VMware – Replace the ESXi Certificate


KB ID 0000974 Dtd 24/07/14


ESXi comes with a self signed certificate, and for most people thats fine, but some clients want to have a 'Trusted' certificate on theirs, and have their own PKI infrastructure for issuing them.

Below I will generate a new certificate for my ESXi server using the Active Directory Certificate Services role on Windows Server 2012. Then replace the self signed certificate with my new one.


Generating a Certificate Request From the ESXi Server

1. Before we start there are a couple of hoops to jump through, and a Windows machine (it does not mater which one), install the following tow pieces of software;

Microsoft Visual C++ 2008 Redistributable Package (x86) and Shining Light Productions installer for OpenSSL x86 version 0.98r (or later)

Accept all the defaults and it should install to C:OpenSSL-Win32 go there, and in the bin directory make a backup of the openssl.cfg file.

Backup OpenSSL

2. Open the original openssl.cfg file and delete everything out of it, then paste in the following text, replace the values in red with your own, and save the file.

[ req ]
default_bits = 2048
default_keyfile = rui.key
distinguished_name = req_distinguished_name
encrypt_key = no
prompt = no
string_mask = nombstr
req_extensions = v3_req

[ v3_req ]
basicConstraints = CA:FALSE
keyUsage = digitalSignature, keyEncipherment, dataEncipherment
extendedKeyUsage = serverAuth, clientAuth
subjectAltName = DNS:PNL-ESX1, IP:, DNS:PNL-ESX1.petenetlive.net

[ req_distinguished_name ]
countryName = GB
stateOrProvinceName = Teesside
localityName = Middlesbrough
0.organizationName = PeteNetLive
organizationalUnitName = Technical Services
commonName = PNL-ESX1.petenetlive.net

openssl.cfg file

3. Open a command window and execute the following three commands;

cd C:OpenSSL-Win32Bin
openssl req -new -nodes -out rui.csr -keyout rui-orig.key -config openssl.cfg
openssl rsa -in rui-orig.key -out rui.key

You will notice rui.csr has been created in the bin directory this is the file you need to request your certificate, if you open the file with Notepad you can copy the text.

ESX Create Certificate Request

Submit the Certificate Request and Get an ESX Certificate From a Windows CA

4. Open the web console of your certificate services server (it needs to be running the Certification Authority Web Enrollment role). The URL is usually http://{servers IP or Name}/Certsrv. Select 'Request a certificate'.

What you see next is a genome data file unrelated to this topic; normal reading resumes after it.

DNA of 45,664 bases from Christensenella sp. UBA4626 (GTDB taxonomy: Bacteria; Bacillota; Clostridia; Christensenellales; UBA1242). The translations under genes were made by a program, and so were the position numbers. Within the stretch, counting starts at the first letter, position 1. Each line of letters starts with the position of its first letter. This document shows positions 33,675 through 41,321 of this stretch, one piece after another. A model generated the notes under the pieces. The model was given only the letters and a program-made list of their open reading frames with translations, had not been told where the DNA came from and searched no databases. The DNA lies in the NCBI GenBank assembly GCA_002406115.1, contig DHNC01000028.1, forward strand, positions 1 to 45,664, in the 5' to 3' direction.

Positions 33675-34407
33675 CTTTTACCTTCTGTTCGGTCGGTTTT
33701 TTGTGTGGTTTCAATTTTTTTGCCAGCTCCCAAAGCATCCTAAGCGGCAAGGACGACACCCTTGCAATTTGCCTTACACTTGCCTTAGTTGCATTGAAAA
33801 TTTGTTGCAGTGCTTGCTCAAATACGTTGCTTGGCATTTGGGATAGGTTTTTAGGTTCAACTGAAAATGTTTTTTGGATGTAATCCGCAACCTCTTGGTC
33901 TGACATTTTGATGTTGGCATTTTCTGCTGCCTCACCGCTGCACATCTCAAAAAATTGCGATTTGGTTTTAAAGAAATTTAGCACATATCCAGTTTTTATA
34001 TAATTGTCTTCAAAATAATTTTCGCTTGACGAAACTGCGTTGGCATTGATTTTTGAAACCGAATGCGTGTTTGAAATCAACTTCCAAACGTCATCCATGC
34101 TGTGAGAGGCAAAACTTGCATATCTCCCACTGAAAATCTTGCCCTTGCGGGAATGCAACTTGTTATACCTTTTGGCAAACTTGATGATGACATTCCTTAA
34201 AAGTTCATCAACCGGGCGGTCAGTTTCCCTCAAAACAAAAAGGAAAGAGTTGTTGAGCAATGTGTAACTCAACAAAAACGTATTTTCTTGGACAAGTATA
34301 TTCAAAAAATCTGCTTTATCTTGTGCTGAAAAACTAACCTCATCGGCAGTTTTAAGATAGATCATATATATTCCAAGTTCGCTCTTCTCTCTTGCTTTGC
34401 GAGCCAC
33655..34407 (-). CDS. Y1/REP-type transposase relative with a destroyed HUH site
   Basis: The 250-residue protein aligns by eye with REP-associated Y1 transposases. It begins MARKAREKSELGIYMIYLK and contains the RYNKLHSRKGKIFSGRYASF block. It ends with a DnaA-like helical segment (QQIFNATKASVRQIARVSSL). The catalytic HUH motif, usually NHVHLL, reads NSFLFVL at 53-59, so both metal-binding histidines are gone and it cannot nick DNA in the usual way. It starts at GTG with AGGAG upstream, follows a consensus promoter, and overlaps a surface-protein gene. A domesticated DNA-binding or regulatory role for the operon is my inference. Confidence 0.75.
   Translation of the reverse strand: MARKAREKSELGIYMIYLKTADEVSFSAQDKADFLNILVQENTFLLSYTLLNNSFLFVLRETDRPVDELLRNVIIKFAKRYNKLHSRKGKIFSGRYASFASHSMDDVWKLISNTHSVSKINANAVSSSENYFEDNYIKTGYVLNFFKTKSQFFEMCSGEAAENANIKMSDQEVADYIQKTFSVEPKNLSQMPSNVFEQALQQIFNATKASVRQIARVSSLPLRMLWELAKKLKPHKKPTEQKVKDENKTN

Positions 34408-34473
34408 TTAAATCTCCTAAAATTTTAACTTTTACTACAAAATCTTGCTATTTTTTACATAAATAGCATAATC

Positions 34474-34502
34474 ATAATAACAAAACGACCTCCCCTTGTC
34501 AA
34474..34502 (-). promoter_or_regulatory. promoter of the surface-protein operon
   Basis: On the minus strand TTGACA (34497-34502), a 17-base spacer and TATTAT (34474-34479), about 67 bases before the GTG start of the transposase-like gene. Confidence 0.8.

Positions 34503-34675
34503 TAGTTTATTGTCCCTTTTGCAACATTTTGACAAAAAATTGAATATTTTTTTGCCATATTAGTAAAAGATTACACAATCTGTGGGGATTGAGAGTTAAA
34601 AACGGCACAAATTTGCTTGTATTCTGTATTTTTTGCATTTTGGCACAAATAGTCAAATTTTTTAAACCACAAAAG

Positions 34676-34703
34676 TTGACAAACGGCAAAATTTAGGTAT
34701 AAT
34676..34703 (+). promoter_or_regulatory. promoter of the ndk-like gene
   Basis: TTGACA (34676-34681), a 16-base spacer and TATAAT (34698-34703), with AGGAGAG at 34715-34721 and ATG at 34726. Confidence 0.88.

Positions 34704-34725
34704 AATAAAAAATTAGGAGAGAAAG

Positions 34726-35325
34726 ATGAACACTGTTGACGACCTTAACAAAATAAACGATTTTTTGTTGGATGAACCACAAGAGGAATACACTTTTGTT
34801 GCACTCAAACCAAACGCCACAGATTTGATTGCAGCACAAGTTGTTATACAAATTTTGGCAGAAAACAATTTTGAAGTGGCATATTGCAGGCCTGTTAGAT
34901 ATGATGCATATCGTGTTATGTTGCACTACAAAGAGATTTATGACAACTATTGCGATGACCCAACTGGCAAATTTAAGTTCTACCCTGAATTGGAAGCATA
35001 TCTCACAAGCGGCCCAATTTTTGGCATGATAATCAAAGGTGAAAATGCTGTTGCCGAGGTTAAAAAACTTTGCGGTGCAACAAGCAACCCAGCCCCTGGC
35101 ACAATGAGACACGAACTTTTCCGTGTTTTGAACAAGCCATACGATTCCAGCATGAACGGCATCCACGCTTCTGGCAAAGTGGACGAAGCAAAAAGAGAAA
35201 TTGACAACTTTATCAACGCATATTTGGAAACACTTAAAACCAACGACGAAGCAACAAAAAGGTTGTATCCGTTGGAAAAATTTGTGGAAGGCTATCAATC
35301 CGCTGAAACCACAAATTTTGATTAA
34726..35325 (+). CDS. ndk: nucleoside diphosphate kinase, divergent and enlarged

Request ESXi Certificates

5. Advanced certificate request.

Windows CA for ESX

6. Submit a certificate request by using a base-64-encoded CMC or PKCS #10 file, or submit a renewal request by using a base-64-encoded PKCS #7 file.

Replace ESXi Certificates

7. Paste in the text from your csr file (with no extra spaces!). Set the Certificate Template to 'Web Server' (the default lifetime for the Web Server template is 2 years. If you require longer, I suggest you clone the Web Server Template, change the lifetime and republish it in Active Directory Certificate Services).

ESX Web Server Certificate

8. Base 64 encoded> Download certificate.

Base 64 Certificate

9. Save the file as rui.cer and put it in the bin directory.

Replace ESXi Certificates

10. ESX needs the certificate to be in x509 format, so open a command window and execute the following commands;

cd C:OpenSSL-Win32bin
openssl x509 -in rui.cer -out rui.crt

Convert cer to crt

11. Enable SSH on your ESX Host.

Enale SSH on ESX

12. Connect to the ESX host via SSH, and make a backup of the current keys (just in case).

cd /etc/vmware/ssl
mv rui.crt backup.rui.crt

mv rui.key backup.rui.key

Backup ESX Certificates

13. Using WinSCP copy the rui.crt and the rui.key files from the bin directory, to the /etc/vmware/ssl directory on your ESX host. WARNING: Set the copy type to 'Text' or ASCII or you may get some strange results.

Replace ESX CErtificates with WinSCP

14. Then either restart the management agents, or from your SSH session execute the following command;

/sbin/services.sh restart

ESX restart SSH

15. The simplest way to check is browse to the FQDN or your ESX host (the same name you used as the common name in step 2), and take a look at the certificate.

Replace ESXi Certificates

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Author: Migrated

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